SHAFAQNA -Â Israelâ€™s defense minister said on Tuesday that he did not believe a stable peace agreement could be reached with the Palestinians in his lifetime. It has emerged as one of the bleakest assessments from a top-level cabinet member since talks collapsed last year.
Moshe Yaalon, who is also one of Prime Minister Benjamin Netanyahuâ€™s closest allies, accused the Palestinians of having â€œslammed the doorâ€ on efforts to keep discussions going, and said they had rejected peace-for-land deals for at least 15 years.
Yaalonâ€™s comments, in a speech to a strategic conference, were dismissed by a Palestine Liberation Organization official who told Reuters that Netanyahuâ€™s administration bore the blame for the impasse.
Peace negotiations broke off in April 2014, with disputes raging over Israeli settlement building in the occupied land where Palestinians seek for a state. The dispute intensified since Palestinian President Mahmoud Abbasâ€™s unity deal with Hamas Islamists who now rule Gaza and do not recognize Israelâ€™s right to exist.
â€œAs for the possibility of reaching an agreement â€¦ there is someone who says he doesnâ€™t see one during his term,â€ Yaalon said, referring to the remarks U.S. President Barack Obama made in an Israeli television interview last week.
â€œI donâ€™t see a stable agreement during my lifetime, and I intend to live a bit longer,â€ Yaalon told the Herzliya Conference, held annually near Tel Aviv.
Netanyahu was due to address the forum later in the day.
Palestine Liberation Organization official Wasel Abu Youssef told Reuters past and present Israeli governments had â€œclosed the political horizonâ€ by demanding to retain major settlement blocs and rejecting a right of return for Palestinian refugees.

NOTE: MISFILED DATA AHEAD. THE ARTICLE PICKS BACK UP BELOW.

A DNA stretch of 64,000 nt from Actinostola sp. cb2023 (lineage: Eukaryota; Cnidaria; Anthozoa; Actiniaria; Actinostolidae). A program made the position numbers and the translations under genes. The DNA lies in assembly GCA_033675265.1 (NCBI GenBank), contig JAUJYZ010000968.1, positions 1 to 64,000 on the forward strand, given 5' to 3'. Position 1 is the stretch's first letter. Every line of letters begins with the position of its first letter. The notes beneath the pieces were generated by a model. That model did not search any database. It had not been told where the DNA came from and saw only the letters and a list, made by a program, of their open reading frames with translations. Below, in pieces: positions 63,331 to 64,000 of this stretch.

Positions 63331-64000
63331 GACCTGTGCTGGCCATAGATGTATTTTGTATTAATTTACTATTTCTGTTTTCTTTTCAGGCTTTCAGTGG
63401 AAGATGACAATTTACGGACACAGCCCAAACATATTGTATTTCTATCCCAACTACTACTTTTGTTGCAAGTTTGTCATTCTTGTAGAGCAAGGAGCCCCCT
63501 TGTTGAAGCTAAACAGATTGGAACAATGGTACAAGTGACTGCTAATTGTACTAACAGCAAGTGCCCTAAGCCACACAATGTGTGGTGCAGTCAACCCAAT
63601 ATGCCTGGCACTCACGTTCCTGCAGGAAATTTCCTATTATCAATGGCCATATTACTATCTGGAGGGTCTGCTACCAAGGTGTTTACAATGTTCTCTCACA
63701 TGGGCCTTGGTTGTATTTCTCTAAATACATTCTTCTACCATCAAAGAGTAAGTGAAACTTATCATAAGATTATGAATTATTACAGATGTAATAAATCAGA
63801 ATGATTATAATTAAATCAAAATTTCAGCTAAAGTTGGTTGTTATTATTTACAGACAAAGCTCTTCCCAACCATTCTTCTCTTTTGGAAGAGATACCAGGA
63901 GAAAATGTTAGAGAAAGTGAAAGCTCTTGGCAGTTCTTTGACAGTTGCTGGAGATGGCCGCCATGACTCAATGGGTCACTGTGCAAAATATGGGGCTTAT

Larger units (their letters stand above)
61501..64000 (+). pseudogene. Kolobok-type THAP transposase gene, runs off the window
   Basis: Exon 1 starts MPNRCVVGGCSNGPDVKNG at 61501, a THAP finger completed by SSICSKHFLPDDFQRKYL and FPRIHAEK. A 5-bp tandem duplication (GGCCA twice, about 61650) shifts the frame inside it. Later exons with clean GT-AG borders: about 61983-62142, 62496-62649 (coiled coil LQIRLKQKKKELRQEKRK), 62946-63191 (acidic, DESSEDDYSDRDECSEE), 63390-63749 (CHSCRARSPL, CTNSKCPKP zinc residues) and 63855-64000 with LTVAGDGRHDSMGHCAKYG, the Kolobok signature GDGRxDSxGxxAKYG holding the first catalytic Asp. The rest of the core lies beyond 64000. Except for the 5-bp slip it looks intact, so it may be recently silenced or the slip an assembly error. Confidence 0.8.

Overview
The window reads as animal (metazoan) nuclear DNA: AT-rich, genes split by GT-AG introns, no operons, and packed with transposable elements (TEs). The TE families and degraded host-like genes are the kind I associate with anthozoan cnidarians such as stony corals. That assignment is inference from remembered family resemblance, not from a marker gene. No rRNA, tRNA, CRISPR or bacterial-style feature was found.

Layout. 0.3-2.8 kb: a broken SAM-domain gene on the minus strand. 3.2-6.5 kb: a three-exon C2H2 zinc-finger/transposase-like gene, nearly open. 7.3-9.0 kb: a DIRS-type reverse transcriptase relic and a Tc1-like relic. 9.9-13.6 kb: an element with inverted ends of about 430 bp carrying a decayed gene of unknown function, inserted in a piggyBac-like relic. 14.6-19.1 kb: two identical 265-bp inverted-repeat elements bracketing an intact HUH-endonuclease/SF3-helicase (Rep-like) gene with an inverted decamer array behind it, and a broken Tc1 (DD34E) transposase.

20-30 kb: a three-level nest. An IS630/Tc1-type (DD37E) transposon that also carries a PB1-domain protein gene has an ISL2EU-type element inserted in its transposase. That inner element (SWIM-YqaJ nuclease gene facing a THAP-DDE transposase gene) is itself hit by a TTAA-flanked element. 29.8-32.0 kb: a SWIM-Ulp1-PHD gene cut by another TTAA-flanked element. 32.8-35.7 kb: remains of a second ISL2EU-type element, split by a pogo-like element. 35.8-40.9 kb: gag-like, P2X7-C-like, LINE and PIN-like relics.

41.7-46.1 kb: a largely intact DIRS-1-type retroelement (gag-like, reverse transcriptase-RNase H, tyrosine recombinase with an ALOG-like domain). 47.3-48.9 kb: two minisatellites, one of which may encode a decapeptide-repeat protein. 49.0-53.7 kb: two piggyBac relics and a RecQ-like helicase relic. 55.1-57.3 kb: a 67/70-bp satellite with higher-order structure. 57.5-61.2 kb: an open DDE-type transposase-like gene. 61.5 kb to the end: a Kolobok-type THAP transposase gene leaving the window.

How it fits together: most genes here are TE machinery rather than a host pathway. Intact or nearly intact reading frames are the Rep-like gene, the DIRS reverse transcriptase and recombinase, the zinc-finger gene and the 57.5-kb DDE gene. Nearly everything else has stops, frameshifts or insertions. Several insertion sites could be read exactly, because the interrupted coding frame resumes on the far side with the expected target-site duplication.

Youssef said Netanyahuâ€™s administration bore responsibility for the current impasse through its settlement activities, refusal to release jailed Palestinians and the demand that Palestinians recognize Israel as the nation-state of the Jewish people.
On the eve of his March 17 election to a fourth term, Netanyahu drew international criticism by saying there would be no Palestinian state if he remained Israelâ€™s leader. He said withdrawal from occupied territory by Israel would embolden hardline Islamist guerrillas arrayed on its borders.
Netanyahu has since sought to row back, insisting he remained committed to a â€œtwo-state solutionâ€ in which Palestinians would establish a demilitarized country and recognize Israel as the Jewish homeland.
In his television interview, Obama said Netanyahuâ€™s position â€œhas so many caveats, so many conditions that it is not realistic to think that those conditions would be met at any time in the near futureâ€.